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If the image fits the ad, who cares how much it cost?

The microstock image could in the worst case scenario be used by a competitor. Or even just some other company. That would cause confusion and damage the brand. The whole ad could be seen as a negative thing.

That's why I'd pay a bit more to get a RM image that isn't everywhere.

As I said, I use microstock images, and sell my photos both micro and macro. I think we need different prices for different imagery.
« Last Edit: June 11, 2008, 12:00 by Perry »

« Reply #5 on: June 11, 2008, 12:02 »
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(is there a way to delete a message on this forum?)
« Last Edit: June 11, 2008, 12:09 by Perry »

« Reply #6 on: June 11, 2008, 12:10 »
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helix7, are you saying everyone that pays for a high-end RM image are "wrong" ?

helix7

« Reply #7 on: June 11, 2008, 12:43 »
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helix7, are you saying everyone that pays for a high-end RM image are "wrong" ?

Not at all. There's a place for high-priced imagery, and your reasoning for using RM images are sound. My argument was with your mathematics claim, and it just makes more sense to spend more on an image if the budget supports it. If an image fits a project, who cares if that image happens to be a $5 image? If you're worried about a competitor using the same image, then of course RM is a better way to go. But it sounded more like you were saying that high-priced images just fit high-budget projects better, based on price alone.



« Reply #8 on: June 11, 2008, 20:55 »
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i think having both is good.  I would not like to see the total death of macro.

My wife has searched for specific images about 5 or 6 times in the past months and not found anything that meets her needs (she's a historian and teacher).  About a week or two ago,  she was after an image, I told have a look on istock and DT and she said why bother they've never had anything she wanted before but she knows corbis had appropriate images (she just cant afford them :) - the problem she has is images she's after (in this case a classroom looking like 1930's-40s) are mostly old images, taken on film and scanned so not many microstockers, then they would be 'not stock' stuff that sells every few years.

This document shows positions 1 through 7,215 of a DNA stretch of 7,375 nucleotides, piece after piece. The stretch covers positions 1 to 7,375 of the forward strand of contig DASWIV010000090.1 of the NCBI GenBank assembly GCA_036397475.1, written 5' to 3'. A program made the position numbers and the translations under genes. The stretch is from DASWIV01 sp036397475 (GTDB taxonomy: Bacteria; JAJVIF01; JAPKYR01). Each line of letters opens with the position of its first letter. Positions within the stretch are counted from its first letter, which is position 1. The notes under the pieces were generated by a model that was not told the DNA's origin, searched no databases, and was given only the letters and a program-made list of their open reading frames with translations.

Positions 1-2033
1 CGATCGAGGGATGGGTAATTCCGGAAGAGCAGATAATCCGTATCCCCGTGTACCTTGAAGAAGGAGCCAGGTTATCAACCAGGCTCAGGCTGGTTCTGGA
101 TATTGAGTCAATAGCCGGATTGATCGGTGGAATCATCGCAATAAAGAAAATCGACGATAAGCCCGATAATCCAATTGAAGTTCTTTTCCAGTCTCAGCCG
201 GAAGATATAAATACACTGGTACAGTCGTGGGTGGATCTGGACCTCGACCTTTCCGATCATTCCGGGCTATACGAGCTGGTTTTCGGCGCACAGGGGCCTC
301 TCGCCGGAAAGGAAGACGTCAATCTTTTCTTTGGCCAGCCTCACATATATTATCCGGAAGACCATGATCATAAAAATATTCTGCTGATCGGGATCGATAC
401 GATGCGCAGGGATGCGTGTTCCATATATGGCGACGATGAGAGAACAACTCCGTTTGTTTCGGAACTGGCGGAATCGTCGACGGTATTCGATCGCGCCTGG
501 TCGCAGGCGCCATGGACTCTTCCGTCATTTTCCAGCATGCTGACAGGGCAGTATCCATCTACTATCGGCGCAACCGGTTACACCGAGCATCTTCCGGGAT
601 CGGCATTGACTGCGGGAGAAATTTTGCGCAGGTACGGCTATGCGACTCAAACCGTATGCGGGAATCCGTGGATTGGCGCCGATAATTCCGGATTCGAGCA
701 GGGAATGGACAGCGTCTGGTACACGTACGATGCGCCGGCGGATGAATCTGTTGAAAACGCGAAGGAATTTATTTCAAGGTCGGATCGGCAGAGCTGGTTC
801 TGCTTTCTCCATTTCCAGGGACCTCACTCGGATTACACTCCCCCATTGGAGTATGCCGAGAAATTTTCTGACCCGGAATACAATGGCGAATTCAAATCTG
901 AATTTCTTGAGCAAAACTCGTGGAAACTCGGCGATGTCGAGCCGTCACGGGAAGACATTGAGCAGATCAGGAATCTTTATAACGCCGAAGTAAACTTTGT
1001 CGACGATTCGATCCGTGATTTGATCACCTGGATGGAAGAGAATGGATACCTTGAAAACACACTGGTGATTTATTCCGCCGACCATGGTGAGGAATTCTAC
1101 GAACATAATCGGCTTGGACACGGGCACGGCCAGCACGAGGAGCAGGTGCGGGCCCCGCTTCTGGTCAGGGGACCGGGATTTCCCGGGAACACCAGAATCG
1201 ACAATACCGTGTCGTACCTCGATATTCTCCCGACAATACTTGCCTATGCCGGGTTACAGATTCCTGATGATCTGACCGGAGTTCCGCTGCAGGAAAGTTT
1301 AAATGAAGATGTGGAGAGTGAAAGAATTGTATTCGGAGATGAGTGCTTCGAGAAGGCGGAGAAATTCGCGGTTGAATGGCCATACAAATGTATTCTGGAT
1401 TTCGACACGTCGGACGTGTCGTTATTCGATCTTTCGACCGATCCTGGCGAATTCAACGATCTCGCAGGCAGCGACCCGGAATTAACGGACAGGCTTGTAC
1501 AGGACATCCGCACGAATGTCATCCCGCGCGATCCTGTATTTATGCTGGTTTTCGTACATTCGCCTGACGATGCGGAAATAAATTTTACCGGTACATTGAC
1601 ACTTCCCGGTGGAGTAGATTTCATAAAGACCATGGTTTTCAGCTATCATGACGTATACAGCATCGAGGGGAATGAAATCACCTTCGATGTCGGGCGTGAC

most of my macro sales are of stuff that the micros dont want.  a dark image picture of rubies in a rock 5 sales in 2+ years.  nice at $150-$300 a sale, not good for micro, the microsites would lose money on it.   

also look at istock's comment that people dont want images that are all over the web.  whether exclusive or not, images from micros are used a lot.  my local 2 shopping centres in a town of 20000 people in country australia both have a heap of posters with microstock images images on them.  if I was a local business and wanted to make my own poster and go looking for images I am quickly going to see a number of those same images (one centre is predominately Yuri's blonde / red hair model (the one with the great smile :)) and wonder whether images from this site is really a good idea. (just IMO) 







cphoto

  • CreativeShot.com
« Reply #9 on: June 11, 2008, 22:27 »
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I'm a designer, and from my experience and conversations with other designers, there is still quite a bit of reluctance to even try microstock. The good news for us is that there is a huge untapped pool of potential new buyers. The bad news is that many might never try microstock, or hold out as long as possible.

Your bad news is actually a pretty good news to me :D
I hope those designers will never try microstocks.  I have all my "niche" images with macro and now macro is 60% of my stock income.  There is a variety of pictures on Alamy for instance that you won't ever find in micros, because those micros decided that the pictures were not stock worthy, LOL. 

And the logical trend is the same for pretty much all successful photographers with micros...they move to macro sooner or later.

Andres is a good example.  So if your friends designer are looking for a good agency, please send them to Alamy or Photoshelter ;-)